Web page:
Mandl & Shaw page 263

  • #1
In the second edition of Mandl & Shaw QFT, on page 263, below eqn (12.75) he says (I am freely paraphrasing)

[itex]\frac{\delta}{\delta\theta(z)}[/itex] commutes with [itex]\theta(x_1)K(x_1,y_1)\tilde{\theta}(y_1)[/itex] because [itex]\theta(x_1)K(x_1,y_1)\tilde{\theta}(y_1)[/itex] is bilinear in the Grassmann fields [itex]\theta[/itex] and [itex]\tilde{\theta}[/itex]

By eqn (12.72a), [itex]\frac{\delta}{\delta\theta(z)}[/itex] anti-commutes with [itex]\tilde{\theta}(y_1)[/itex], so it would be sufficient to show that it also anti-commutes with [itex]\theta(x_1)[/itex]. However, by eqn (12.70) they do not anti-commute. Instead we have [itex][\frac{\delta}{\delta\theta(z)}, \theta(x_1)]_+ = \delta^{(4)}(z - x_1)[/itex].

What am I missing?
 

Answers and Replies

  • #2
dextercioby
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They commute as Grassmann variables, i.e. the diff. operator has parity 1 and the product has parity 0, thus it doesn't matter on which of the products of 3 in the infinite product you decide to act with the derivative first. You can start from the leftmost term, or with the rightmost one, or you can squeeze it in the middle (jokingly if you can find the middle term of an infinite product :D).
 
  • #3
it doesn't matter on which of the products of 3 in the infinite product you decide to act with the derivative first. You can start from the leftmost term, or with the rightmost one, or you can squeeze it in the middle.
I can do that by noting that the products of 3 commute. All I have to do is commute them one at a time to the left and then act on the leftmost one with the derivative. That's how I was able to derive eqn (12.76). However, that's different from saying that the derivative commutes with the product of 3. In other words, I can get

[tex]\frac{\delta}{\delta\theta(z)}\theta(x_1)K(x_1,y_1)\tilde{\theta}(y_1) \theta(x_2)K(x_2,y_2) \tilde{\theta}(y_2) = \frac{\delta}{\delta\theta(z)}\theta(x_2)K(x_2,y_2)\tilde{\theta}(y_2) \theta(x_1)K(x_1,y_1)\tilde{\theta}(y_1)[/tex]

but how do I get

[tex]\frac{\delta}{\delta\theta(z)}\theta(x_1)K(x_1,y_1)\tilde{\theta}(y_1) \theta(x_2)K(x_2,y_2)\tilde{\theta}(y_2) = \theta(x_1)K(x_1,y_1)\tilde{\theta}(y_1)\frac{\delta}{\delta\theta(z)} \theta(x_2)K(x_2,y_2)\tilde{\theta}(y_2)[/tex]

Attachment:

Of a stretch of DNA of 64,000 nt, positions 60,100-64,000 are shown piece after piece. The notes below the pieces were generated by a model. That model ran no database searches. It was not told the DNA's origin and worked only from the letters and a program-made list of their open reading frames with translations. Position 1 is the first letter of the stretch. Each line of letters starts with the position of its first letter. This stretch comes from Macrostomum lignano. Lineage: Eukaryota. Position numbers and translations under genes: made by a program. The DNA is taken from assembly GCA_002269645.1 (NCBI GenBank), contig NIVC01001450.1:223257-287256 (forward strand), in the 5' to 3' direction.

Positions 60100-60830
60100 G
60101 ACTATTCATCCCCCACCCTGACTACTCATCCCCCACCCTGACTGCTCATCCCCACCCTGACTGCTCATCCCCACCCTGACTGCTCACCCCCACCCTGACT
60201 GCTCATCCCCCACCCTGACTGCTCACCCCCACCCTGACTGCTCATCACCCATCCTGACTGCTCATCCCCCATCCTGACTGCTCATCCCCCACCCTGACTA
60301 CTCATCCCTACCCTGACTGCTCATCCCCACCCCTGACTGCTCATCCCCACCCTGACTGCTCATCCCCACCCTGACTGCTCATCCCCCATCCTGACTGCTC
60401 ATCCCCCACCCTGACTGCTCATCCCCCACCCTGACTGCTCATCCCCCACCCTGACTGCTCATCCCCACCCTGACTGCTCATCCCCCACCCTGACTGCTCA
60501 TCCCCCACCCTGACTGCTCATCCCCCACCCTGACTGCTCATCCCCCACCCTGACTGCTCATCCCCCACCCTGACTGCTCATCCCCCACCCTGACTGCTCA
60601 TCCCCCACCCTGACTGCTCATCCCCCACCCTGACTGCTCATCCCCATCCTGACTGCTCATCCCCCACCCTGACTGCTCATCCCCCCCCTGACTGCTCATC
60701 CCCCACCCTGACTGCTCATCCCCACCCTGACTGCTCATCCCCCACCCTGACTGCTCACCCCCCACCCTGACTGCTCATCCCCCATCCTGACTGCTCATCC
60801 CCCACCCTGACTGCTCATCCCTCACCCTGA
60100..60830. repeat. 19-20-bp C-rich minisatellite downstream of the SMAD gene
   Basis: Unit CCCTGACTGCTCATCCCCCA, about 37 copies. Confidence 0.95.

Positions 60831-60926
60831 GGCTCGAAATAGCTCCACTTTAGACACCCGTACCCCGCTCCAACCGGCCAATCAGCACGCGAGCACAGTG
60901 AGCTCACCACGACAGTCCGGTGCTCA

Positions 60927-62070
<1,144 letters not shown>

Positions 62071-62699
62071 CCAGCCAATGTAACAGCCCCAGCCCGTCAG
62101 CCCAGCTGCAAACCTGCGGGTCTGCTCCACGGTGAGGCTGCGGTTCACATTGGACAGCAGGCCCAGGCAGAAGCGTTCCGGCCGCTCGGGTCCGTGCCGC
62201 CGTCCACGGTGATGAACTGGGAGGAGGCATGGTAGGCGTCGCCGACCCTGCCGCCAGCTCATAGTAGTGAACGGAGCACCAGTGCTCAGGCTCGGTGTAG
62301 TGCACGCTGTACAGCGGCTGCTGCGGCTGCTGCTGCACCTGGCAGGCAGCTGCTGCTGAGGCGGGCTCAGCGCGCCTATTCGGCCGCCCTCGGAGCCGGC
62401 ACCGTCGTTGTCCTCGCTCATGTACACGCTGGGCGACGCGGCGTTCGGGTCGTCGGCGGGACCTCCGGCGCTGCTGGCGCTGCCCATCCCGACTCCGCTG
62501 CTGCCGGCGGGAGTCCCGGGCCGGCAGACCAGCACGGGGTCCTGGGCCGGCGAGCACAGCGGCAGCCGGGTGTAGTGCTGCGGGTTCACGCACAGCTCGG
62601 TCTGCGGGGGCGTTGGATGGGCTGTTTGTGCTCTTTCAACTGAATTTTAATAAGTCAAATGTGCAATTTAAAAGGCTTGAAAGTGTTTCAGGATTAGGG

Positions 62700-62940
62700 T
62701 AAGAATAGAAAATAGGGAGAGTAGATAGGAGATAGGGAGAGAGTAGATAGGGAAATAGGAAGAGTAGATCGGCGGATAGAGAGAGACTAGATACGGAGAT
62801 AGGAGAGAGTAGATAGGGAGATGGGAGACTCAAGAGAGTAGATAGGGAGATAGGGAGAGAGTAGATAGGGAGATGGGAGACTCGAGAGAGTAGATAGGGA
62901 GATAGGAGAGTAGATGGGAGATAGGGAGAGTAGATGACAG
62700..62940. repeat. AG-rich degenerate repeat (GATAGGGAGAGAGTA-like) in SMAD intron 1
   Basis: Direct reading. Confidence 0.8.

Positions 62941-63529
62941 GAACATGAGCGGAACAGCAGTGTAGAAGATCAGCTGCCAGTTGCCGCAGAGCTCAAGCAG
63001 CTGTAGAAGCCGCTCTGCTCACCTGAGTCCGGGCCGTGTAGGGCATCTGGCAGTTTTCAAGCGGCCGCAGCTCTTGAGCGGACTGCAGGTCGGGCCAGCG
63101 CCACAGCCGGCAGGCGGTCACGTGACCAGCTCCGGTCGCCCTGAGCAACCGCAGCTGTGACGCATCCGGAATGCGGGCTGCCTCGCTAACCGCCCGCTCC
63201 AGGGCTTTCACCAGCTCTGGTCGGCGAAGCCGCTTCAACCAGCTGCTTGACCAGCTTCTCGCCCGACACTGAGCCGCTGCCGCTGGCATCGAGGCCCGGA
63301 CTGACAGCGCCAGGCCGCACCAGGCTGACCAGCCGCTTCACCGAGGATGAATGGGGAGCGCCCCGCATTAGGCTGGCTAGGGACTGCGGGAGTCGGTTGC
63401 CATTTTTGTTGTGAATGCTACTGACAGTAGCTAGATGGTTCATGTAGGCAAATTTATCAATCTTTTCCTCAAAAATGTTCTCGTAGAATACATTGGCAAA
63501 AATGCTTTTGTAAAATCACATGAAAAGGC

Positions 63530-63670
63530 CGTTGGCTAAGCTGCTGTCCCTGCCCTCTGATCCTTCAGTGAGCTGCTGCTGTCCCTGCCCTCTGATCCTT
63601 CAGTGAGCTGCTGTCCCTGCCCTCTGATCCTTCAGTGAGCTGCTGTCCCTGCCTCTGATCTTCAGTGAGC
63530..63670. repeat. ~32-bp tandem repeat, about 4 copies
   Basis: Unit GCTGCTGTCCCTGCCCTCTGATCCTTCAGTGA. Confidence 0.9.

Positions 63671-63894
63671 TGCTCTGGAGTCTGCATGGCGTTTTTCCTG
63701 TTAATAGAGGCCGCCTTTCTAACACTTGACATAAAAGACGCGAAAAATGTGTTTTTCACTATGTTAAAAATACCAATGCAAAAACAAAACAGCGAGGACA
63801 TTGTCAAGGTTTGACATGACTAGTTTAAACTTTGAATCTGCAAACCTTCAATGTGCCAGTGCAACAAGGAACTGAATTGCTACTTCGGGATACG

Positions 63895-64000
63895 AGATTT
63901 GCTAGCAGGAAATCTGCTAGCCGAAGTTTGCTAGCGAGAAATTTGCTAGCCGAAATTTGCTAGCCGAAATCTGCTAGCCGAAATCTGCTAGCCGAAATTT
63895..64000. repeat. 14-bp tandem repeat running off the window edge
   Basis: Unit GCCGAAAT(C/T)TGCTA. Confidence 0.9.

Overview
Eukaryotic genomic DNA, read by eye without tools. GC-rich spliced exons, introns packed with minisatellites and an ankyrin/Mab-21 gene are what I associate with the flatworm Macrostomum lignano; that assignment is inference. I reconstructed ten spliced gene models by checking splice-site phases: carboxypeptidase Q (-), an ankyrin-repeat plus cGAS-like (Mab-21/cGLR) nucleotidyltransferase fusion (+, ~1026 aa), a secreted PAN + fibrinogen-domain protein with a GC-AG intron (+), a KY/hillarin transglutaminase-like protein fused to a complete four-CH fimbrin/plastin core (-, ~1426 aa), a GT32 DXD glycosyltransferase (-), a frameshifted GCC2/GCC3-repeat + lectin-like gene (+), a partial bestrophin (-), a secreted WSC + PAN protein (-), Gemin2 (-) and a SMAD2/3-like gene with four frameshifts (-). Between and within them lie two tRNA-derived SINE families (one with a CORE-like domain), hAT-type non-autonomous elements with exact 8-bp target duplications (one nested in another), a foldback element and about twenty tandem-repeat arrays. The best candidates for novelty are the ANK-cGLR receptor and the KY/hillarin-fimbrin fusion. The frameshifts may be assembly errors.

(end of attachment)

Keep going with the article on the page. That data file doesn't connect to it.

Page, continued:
when [itex]\frac{\delta}{\delta\theta(z)}[/itex] anticommutes with [itex]\tilde{\theta}(y_1)[/itex] but not with [itex]\theta(x_1)[/itex]?
 
  • #4
Avodyne
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Your 2nd equation is wrong. Is this eq in M&S? I suspect you are over-interpreting their words (I don't have the book to check), and that all they are doing is keeping track of relative minus signs.
 
  • #5
Your 2nd equation is wrong. Is this eq in M&S? I suspect you are over-interpreting their words (I don't have the book to check), and that all they are doing is keeping track of relative minus signs.
The exact wording is:

Mandl & Shaw said:
Note that the order of the factors [itex]\theta(x_i)K(x_i,y_i)\tilde{\theta}(y_i)[/itex] on the right-hand side of this equation is unimportant since, being bilinear in the Grassmann fields, they commute with each other. For the same reason, they also commute with the functional differential operators [itex]\frac{\delta}{\delta\theta(z)}[/itex] and [itex]\frac{\delta}{\delta\tilde{\theta}(z)}[/itex].
I agree that my second eqn is wrong, and I also suspect that I am mis-interpreting their words. But what is the correct interpretation?
 
  • #6
Avodyne
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This is badly worded by M&S; it is not correct as written. I believe that all they are trying to say that if you move a Grassmann derivative through an even number of Grassmann variables, then the overall sign is +.
 
  • #7
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I agree that my second eqn is wrong, and I also suspect that I am mis-interpreting their words. But what is the correct interpretation?
yes,you are misinterpreting the words.He is saying that two terms like [θ(x1)k(x1,y1-(y1)] and [θ(x2)k(x2,y2-(y2)] are bilinear(and so on).So they commute with each other i.e. you can write them in reverse order because every θ will pass through even number of θ's so there will not be any change of sign.
 
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